My brother was doing a little landscaping for someone and they wanted a large Cotoneaster removed. I think the bro wanted a hand digging it up but my diary was full for the day as I was visiting Roy. On my way home I got a text saying come and get it. This is what I found on my return.
After removing damaged roots and unwanted straight trunks etc, this is what I potted up in one of my new bowler hat training pots.
It is a very small leafed variety. I have left a stump or two for future carving. It was the easiest tree I’ve ever collected 😀
Amazingly I didn’t work on a single tree today. I watered everything and spent a little time cleaning and sharpening my tools. All those who know me have just had to take a seat 🙂
Here’s Part one of an interesting series on tool care. Your turn 🙂
This Blue Star Juniper was planted in my flowerbed back in 1993. Over the years I cut it back and eventually I pulled it out. It struggled for years loosing branch after branch. At one point I thought it was dead. After removing all the dead branches I was able to scrap away all the dead bark from the trunk. I couldn’t believe it when I saw just how small a live vein remained. It took a further few years to get it to full health.
Detail of the live vein at the base.
Today I decided to style the tree. A few things needed sorting out. Most of the deadwood moves to the right but the bit top left goes against this flow.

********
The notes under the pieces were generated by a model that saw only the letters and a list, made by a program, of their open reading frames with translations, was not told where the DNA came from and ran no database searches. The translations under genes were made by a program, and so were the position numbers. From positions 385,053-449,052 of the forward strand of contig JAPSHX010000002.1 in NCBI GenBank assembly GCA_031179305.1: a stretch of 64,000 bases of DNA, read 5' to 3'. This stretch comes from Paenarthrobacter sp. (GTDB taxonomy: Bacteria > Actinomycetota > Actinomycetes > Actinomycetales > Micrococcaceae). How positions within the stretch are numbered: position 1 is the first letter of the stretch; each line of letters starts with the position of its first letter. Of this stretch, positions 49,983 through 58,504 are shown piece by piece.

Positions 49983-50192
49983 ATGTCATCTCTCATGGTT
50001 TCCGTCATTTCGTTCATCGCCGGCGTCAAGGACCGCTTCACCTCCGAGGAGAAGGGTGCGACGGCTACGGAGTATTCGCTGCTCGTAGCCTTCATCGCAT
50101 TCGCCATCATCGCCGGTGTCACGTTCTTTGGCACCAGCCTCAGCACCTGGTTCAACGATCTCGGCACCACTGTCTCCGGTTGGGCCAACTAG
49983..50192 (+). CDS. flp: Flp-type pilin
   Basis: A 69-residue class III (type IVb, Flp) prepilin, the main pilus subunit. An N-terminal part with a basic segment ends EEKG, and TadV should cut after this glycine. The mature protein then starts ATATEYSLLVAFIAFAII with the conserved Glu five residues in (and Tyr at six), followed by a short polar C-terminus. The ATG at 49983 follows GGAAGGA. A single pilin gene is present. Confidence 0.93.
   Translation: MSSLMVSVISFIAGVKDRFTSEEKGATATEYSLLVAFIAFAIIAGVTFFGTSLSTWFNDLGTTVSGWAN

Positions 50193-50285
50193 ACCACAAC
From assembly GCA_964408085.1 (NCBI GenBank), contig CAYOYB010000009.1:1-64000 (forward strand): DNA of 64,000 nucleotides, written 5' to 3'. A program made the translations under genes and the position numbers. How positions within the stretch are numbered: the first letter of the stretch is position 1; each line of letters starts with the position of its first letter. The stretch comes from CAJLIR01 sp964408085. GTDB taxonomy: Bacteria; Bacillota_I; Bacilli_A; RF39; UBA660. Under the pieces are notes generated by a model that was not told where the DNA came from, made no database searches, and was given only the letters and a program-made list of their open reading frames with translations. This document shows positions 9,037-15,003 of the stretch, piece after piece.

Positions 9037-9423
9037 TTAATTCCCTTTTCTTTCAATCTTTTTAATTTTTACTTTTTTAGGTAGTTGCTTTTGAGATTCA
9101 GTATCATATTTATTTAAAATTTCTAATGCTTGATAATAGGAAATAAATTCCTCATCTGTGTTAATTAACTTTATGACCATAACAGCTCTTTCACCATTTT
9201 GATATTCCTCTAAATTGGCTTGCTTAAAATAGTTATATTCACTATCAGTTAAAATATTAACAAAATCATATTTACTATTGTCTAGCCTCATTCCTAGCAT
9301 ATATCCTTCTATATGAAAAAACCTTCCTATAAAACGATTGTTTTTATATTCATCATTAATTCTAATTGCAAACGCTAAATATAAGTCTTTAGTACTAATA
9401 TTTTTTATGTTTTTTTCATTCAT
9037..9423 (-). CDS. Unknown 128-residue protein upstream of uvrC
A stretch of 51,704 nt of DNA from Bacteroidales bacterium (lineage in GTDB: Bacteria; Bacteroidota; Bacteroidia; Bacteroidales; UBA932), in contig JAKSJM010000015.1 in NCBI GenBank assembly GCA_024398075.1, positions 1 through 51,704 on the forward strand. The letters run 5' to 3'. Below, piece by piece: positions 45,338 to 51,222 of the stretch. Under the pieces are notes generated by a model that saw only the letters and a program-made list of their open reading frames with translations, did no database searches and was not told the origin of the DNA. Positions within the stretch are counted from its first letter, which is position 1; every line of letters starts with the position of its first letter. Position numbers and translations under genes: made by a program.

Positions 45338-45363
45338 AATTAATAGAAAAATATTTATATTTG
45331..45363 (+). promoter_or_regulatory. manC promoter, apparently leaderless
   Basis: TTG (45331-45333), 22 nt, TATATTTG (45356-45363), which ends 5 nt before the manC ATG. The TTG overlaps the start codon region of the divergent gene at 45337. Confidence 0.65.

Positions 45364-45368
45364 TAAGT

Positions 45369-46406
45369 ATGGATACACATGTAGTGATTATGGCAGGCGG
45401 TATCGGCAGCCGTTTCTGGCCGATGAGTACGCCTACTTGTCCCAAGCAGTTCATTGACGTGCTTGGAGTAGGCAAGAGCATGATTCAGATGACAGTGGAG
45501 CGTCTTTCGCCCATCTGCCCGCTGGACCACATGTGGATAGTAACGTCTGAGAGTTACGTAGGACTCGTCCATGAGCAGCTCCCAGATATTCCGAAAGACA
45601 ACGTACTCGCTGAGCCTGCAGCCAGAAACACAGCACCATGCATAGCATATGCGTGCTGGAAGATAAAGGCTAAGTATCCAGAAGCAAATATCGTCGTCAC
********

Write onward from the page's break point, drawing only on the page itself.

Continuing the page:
I decided to heat the jin with a blow torch and bend it into a more complimentary position. I protected the foliage with tin foil while I heated the jin. I used jin pliers to hold and twist the wood as I heated it. Once I got it to the right spot I held it for a minute or so for it to cool down and set in it’s new position.
As you can see, the heating treatment allows for decent bends to be added and has the benefit of ageing the wood with fire.
After a quick coat of Lime Sulphur I applied self Amalgamating Tape to the upper trunk area to protect it while I applied a bend or two. The upper trunk was bolt straight and I wanted to bring the foliage in tighter to the main body of the tree.
This is it after bending and some basic branch placement. It isn’t very refined as the foliage quite heavy and I wasn’t prepared to pinch it back any harder at this point. I reduced the jins at the base as they distracted from the rest of the tree. These will also be refined further at a later point as they are a bit clunky as they sit now. Further growth will be needed to fill out the image but the basic structure I wanted it there now.